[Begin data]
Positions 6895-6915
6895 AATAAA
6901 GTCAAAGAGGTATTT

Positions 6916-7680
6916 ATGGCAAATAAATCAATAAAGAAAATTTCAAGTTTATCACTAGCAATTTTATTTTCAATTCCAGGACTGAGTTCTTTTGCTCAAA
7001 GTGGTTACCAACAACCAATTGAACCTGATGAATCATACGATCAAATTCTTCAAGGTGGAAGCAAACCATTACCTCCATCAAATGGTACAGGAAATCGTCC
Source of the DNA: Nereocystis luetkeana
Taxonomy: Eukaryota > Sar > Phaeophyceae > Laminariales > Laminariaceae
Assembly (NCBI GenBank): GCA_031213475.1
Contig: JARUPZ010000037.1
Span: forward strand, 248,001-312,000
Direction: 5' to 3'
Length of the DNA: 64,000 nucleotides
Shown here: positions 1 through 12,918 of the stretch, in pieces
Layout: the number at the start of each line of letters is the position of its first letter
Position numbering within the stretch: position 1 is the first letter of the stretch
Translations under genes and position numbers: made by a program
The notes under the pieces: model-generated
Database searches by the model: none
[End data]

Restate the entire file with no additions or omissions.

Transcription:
Positions 6895-6915
6895 AATAAA
6901 GTCAAAGAGGTATTT

Positions 6916-7680
6916 ATGGCAAATAAATCAATAAAGAAAATTTCAAGTTTATCACTAGCAATTTTATTTTCAATTCCAGGACTGAGTTCTTTTGCTCAAA
7001 GTGGTTACCAACAACCAATTGAACCTGATGAATCATACGATCAAATTCTTCAAGGTGGAAGCAAACCATTACCTCCATCAAATGGTACAGGAAATCGTCC
Source of the DNA: Nereocystis luetkeana
Taxonomy: Eukaryota > Sar > Phaeophyceae > Laminariales > Laminariaceae
Assembly (NCBI GenBank): GCA_031213475.1
Contig: JARUPZ010000037.1
Span: forward strand, 248,001-312,000
Direction: 5' to 3'
Length of the DNA: 64,000 nucleotides
Shown here: positions 1 through 12,918 of the stretch, in pieces
Layout: the number at the start of each line of letters is the position of its first letter
Position numbering within the stretch: position 1 is the first letter of the stretch
Translations under genes and position numbers: made by a program
The notes under the pieces: model-generated
Database searches by the model: none